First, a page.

sowhats

From The ongoing adventures of ASBO Jesus (ASBO in Britain stands for “Anti-social Behaviour Order“)

The next speaker was Paul Verryn, who is Bishop of the Central District of the Methodist Church, and his topic was “The Reformation of the Church”.

Four years ago the Methodist Central Hall in Johannesburg opened its doors to homeless people, many of them refugees from other countries, like Zimbabwe, and there are now up to 3000 people sleeping in the building every night.

He said that there are still people searching for food in the rubbish bins of the richest city in the country, and yet 90% of South Africans are religious. Religious people are middle class, and don’t like poor people in the building.

Reformation, he said, is all about grace, and grace and reformation mean opening the doors. Methodists believe in salvation for all, and so when the doors are opened all kinds of people come in, including criminals. A couple of years ago the police raided the building, looking for illegal immigrants, but now Bishop Verryn has a better undertanding with the police, and if they raid they do it by arrangement and come to look for real criminals. He said he was concerned about the safety of women and children in the building, and that they had had two murders in the building.

We got into small groups, and were asked to discuss the question “What doors could you open in your church (or community or home) as part of our love quest. Father Frumentius told of his home where he has 18 children from various parts of Africa, including Rwanda, Mocambique and Zimbabwe. They speak all sorts of different languages, but the common language is English.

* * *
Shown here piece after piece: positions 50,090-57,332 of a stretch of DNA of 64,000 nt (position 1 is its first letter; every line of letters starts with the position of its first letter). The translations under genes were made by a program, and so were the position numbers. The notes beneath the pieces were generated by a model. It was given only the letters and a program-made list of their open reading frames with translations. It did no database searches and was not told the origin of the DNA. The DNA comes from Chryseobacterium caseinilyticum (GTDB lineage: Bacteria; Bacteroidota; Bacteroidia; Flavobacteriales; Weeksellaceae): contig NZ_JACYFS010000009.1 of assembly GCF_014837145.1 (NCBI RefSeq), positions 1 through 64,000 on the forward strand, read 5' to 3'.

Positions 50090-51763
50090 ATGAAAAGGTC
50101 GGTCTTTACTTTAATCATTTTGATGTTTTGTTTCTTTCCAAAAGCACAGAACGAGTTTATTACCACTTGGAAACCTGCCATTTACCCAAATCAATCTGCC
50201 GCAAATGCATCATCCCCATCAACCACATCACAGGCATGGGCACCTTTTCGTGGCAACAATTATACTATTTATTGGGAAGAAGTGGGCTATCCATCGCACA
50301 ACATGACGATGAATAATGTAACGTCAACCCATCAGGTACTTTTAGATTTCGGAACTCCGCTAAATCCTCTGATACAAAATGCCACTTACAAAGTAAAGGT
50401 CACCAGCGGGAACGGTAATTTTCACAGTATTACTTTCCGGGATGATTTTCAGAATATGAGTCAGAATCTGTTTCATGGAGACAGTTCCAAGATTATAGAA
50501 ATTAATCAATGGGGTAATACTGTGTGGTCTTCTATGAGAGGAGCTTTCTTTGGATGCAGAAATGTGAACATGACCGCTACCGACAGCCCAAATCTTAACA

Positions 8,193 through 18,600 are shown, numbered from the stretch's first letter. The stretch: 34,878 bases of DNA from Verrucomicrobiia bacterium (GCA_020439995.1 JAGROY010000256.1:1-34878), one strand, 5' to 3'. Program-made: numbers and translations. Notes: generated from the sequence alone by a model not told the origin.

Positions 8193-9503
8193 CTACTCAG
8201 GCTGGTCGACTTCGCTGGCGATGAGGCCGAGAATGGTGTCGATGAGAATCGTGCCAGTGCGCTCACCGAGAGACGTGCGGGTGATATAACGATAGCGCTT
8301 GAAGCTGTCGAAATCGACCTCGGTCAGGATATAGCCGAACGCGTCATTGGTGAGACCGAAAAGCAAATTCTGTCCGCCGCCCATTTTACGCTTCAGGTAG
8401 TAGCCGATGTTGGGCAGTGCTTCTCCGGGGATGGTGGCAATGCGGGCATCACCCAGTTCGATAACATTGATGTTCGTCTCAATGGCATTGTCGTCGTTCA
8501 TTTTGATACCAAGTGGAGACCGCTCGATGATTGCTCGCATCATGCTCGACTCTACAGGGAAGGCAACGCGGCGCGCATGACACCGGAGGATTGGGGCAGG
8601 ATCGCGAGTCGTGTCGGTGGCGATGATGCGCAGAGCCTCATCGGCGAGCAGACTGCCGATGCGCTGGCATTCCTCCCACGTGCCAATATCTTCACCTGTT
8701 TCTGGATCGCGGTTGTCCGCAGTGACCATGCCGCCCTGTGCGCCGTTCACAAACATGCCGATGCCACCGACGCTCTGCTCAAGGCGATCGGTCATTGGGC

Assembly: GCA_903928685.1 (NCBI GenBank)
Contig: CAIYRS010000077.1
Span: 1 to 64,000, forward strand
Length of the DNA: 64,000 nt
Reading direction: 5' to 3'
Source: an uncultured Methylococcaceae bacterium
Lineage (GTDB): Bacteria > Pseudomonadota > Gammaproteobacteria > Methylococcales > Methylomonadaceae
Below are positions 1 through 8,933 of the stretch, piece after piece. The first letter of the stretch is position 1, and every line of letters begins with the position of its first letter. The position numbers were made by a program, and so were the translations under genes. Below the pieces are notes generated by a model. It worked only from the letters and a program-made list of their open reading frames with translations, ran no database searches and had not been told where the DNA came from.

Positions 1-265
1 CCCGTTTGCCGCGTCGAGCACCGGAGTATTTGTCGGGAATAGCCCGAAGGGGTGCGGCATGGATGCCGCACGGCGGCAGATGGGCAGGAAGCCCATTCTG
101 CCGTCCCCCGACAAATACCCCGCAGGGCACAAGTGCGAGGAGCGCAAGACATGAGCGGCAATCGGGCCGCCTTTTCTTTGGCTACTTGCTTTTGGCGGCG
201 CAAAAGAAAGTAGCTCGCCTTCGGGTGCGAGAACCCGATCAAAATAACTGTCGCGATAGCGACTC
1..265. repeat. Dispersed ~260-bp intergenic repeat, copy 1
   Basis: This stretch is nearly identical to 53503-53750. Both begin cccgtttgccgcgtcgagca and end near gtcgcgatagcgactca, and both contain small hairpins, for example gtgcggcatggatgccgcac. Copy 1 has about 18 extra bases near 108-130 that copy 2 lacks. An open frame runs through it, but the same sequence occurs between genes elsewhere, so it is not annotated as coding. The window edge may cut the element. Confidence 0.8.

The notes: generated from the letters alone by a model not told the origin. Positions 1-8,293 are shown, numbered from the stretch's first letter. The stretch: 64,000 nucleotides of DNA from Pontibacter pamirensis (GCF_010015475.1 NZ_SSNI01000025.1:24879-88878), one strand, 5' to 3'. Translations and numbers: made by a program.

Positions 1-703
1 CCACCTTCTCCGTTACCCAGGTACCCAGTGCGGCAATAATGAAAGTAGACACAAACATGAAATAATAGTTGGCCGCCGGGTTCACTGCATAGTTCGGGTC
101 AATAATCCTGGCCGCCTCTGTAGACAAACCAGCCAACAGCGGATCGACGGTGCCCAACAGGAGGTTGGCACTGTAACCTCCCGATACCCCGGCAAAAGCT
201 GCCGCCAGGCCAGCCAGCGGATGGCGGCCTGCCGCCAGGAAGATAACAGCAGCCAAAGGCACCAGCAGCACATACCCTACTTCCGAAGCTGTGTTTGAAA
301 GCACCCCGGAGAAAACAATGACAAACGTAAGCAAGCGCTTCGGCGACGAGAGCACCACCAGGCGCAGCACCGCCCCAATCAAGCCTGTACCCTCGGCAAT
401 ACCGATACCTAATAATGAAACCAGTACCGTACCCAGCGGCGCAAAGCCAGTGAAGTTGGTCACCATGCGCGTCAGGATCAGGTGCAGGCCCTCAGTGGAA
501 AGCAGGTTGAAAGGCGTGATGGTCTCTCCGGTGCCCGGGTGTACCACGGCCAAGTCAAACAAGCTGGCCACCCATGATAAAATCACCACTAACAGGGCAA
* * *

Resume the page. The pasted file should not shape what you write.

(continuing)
The orphanage in Atteridgeville West

The orphanage in Atteridgeville West

Then followed a panel discussion on xenophobia, and especially the xenophobic violence that spread through South Africa last year. Evans from Zimbabwe described how he had come from Zimbabwe as a refugee, fleeing the repression there, and had gone to Johannesburg and slept in shop doorways, and then he heard about a course on conflict resolution at the Methodist Church, and went there for that, and became involved in what was happening there.

Jackson (I think his surname is Khosa) described himself as both a xenophobe and a victim of xenophobia. He said he, like many other Christians engaged in casual talk against foreigners, and could now see that that casual talk had helped to create a climate in which xenophobic violence could erupt. And then the target switched to Shangaans, and he and his wife had to flee from Alexandra, and so themselves became victims.[1]